How fluids behave in space. Space Coffee Cup and Capillary Flow Driven Fluids in space.
The Mars Express is still going strong:
From ESA (Credit: ESA/DLR/FU Berlin, CC BY-SA 3.0 IGO):
This perspective view in Meridiani Planum was generated from the high-resolution stereo camera on ESA’s Mars Express.
It shows the 19 km-wide Bopolu crater in the foreground along with its ejecta blanket – the debris thrown out from the surface during the impact event that formed the crater.
A trio of craters lie a short distance away in the background, the leftmost crater is Endeavour crater, where NASA’s Opportunity rover is currently exploring.
The Entry, Descent and Landing Demonstrator Module of ESA’s ExoMars 2016 mission will target a landing site on the smoother, left hand portion of this image in October 2016.
Ever notice how spacecraft destined to stay in orbit for some period of time always seem to have reflective foil around them? Ever wonder how that could possibly work?
You’re in luck! ESA shows us the state-of-the-art in space insulation:
Blankets of multi-layer insulation (MLI) are used to cover satellite surfaces to help insulate them from orbital temperature extremes. These are the reason that satellites often look as though they’ve been covered in shiny Christmas wrapping.
MLI blankets are made up of multiple layers of very thin, metal-coated plastic film, with low-conducting ‘spacer’ material placed in-between such as silk, nylon or glass-fibre netting. Alternatively, MLI is sometimes deliberately crinkled to minimise any contact between layers.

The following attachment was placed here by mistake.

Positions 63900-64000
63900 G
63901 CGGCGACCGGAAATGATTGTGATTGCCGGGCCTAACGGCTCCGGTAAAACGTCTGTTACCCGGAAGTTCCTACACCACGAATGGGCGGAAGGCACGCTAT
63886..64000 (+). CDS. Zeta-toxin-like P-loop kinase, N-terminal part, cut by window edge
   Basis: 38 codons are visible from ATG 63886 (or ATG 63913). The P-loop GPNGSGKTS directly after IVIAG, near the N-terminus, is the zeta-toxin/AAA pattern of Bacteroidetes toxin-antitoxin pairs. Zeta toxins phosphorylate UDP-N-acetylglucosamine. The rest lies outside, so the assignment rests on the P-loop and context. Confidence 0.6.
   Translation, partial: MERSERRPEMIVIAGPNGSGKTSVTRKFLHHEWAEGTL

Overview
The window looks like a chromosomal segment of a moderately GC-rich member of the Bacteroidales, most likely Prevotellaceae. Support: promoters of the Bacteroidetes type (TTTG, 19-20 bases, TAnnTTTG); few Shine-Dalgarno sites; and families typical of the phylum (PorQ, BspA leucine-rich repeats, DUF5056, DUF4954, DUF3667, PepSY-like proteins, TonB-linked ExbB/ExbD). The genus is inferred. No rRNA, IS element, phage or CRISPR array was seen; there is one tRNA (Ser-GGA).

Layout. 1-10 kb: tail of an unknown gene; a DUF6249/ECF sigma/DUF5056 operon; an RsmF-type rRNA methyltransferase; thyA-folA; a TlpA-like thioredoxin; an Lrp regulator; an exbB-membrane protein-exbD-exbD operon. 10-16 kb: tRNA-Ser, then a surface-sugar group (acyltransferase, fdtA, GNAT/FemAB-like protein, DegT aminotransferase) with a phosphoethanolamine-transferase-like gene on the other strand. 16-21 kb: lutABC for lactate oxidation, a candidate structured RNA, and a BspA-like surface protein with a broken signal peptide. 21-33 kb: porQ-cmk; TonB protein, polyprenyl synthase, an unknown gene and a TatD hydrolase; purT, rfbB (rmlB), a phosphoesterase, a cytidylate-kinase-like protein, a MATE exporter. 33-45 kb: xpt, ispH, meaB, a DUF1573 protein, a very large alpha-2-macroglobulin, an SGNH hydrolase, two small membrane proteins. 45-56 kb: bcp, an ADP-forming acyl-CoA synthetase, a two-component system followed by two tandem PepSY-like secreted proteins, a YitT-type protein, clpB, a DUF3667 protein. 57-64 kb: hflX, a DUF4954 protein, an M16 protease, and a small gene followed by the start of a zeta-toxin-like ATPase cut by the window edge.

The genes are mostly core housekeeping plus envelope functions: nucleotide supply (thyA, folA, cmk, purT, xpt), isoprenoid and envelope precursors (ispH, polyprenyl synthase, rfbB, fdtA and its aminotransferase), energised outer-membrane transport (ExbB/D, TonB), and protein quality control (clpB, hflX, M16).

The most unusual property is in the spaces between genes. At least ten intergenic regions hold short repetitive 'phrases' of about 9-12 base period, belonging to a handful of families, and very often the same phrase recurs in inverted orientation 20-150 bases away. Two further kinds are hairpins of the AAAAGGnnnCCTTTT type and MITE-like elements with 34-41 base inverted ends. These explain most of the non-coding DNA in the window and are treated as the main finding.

In the airlessness of space, objects can be hot and cold at the same time, especially if one side is in sunshine and another is in shade. In such conditions, thermal radiation is the main driver of temperature change (rather than convection or conduction), and reflective MLI serves to minimise it.
Thermal control specialists aim to maintain the temperature of the satellite within set limits, to keep electronic and mechanical parts working optimally and to prevent any temperature-triggered structural distortion.
Placing MLI blankets on a satellite body is a skilled art in itself, with complex shapes needing to be created to fit around around edges or joints.
Credit: ESA–G. Porter
I wanted to make sure I posted a reminder about the Perseid meteor shower set to peak on the night of 11 to 12 August. The could be a great shower! Well yes, the Perseids are always good, I’m talking GREAT in terms of meteor rate which could approach 200 per hour! Once seen, a shower like this will not be soon forgotten and it would be super to get the kids out. It would make a great project for an organized outing, like for example a Boy Scout or Science Club camp out – brought up because organizing such an event is on my bucket list of things to do. Anyway –
In 2009 there was a similar display and it was nothing short of spectacular. A good portion of my viewing that night was spent in the back seat of a hatchback car riding home from a class. It was an amazing show and I created two other avid meteor shower observers just by telling to “look up”. The image shown here was from that very 2009 shower (Credits: NASA/JPL)
This year the moon could put a damper on things at least a little bit. While the moon will be something like 62 percent illuminated it will be towards the south and on the way to setting by the time it is dark enough.